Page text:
Tuesday, September 28, 2010

Red Wine and Horseradish Beef Roast

I was browsing the grocery store doing my weekly shopping and came across a great deal on a beef roast! It was only $6.88 for a 2lbs of deliciously meaty roast, and since I've never attempted to cook a beef roast dinner before I thought I'd give it a go.

Red Wine Horseradish Roast

- 2lbs beef roast
- 2 tbsp oil
- 1 tsp dried oregano
- 1 tsp dried sage
- 1 tsp cumin
- salt and cracked pepper, to taste
- 1 onion, chopped
- 1 clove of garlic minced
- 1 gala apple, roughly chopped
- 2 tbsp horseradish
- 1/4 cup red cooking wine, plus more for the gravy
- 1 tbsp red wine vinegar
- 1 tbsp barbecue sauce
- 1 tbsp tomato paste
- Your favorite roasting vegetables

1. Toss together the sage, oregano, cumin, salt and cracked pepper. Rub oil over the roast and coat the roast with the herb-spice blend.
2. In a small sized bowl, combine the garlic, apple, onion, horseradish, wine, vinegar, tomato paste and barbecue sauce.
3. Place the coated roast in an oven-proof dish and pour the horseradish marinade over-top, being sure to coat the entire roast liberally. Marinate in the fridge for 3hours or a maximum of 24hours.
4. When ready to cook, heat some cooking oil in a pan over high heat. Once the oil is hot, take the roast out of the bowl and place in pan. Sear the roast for ~1-2minutes on each side and then remove the roast from the pan, placing back in the oven-proof dish.
5. De-glaze the pan with a splash of red wine, remove from heat and set aside for making the gravy once the roast is completed
6. Place the dish in a 375degree oven, cover and cook for 1 1/2 hours.
7. When there are 30-40minutes left of cooking time, place your roasting vegetables (i.e. carrots, onions, Brussels sprouts etc.) in the dish to cook.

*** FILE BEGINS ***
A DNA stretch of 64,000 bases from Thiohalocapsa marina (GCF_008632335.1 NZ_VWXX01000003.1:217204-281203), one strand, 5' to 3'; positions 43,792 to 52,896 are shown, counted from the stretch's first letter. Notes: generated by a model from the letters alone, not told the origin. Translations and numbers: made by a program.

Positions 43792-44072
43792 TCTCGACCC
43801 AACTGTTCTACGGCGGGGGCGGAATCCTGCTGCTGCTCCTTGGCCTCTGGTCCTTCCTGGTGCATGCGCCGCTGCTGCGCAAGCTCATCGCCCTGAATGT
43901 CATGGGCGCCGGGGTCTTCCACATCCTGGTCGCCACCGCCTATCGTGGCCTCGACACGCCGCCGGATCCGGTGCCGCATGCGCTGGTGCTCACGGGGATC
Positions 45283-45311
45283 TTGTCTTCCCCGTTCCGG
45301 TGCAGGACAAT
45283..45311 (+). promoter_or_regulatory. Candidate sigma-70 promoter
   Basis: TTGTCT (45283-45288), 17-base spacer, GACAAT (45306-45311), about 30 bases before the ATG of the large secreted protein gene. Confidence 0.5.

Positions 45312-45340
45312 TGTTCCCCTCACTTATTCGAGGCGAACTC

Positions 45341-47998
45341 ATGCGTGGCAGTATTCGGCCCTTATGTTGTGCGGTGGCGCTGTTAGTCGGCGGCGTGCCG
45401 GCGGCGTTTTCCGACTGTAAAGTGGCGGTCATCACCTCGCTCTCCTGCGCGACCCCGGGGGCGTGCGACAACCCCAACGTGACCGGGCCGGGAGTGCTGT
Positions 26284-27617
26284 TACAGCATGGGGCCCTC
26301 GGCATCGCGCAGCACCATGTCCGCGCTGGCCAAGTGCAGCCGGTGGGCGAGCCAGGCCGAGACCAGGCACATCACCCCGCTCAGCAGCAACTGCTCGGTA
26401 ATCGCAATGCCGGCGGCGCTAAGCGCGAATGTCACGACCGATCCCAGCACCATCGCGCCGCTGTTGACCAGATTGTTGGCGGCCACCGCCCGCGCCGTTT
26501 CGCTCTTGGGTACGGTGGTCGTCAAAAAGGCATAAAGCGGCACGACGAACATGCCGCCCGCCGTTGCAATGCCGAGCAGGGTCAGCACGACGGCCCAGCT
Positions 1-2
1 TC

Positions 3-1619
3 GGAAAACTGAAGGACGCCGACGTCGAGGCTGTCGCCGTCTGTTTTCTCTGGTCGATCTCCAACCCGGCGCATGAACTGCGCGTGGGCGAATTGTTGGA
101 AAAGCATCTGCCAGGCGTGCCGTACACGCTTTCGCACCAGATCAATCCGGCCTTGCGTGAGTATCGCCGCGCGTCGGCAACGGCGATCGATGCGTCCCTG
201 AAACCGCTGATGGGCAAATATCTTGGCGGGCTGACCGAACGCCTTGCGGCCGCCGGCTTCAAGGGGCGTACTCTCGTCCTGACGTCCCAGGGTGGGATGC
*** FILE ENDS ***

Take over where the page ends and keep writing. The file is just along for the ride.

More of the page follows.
8. Once roast is cooked to your preference, remove from the oven and place on cutting board to rest.
9. Place the pan which was set aside for the gravy back on the stove-top and add 2-3tbsp of flour to make a roux.
10. To the pan, slowly add in the roast drippings. Continue to whisk over medium heat until mixture begins to thicken. If desired, add in some beef stock to enhance the flavor (adding more flour to thicken, as necessary).
11. Slice roast and serve with the vegetables, gravy and whatever sides you like (I served mine with wild rice).

I really enjoyed cooking this roast, it was a great "first" for me. The flavors were amazing, and the meat was wonderfully tender. I normally enjoy my meat rare, and when I first sliced the roast it was perfectly done. However, I forgot that while you let the meat rest it continues to cook, so when I finally plated the meat it ended up being more towards medium. The beef gravy was delicious, and way better than any store-bought gravy I've ever tried. I think I will definitely be making this meal again.

Post Script:
I was completely weirded-out when I went to chop my garlic clove. I grabbed what looked like a regular old clove, smacked it with the side of my clever and then proceeded to peel off the normal looking skin. And what greeted me was this strangely opaque, squidgy, sticky, yellow clove of garlic. It smelled okay, but I was too creeped out to use it so I threw it out. Strangely enough, the rest of the cloves in the bunch were perfectly normal, but this one clove was just an odd-ball. Has anyone seen one of these before?

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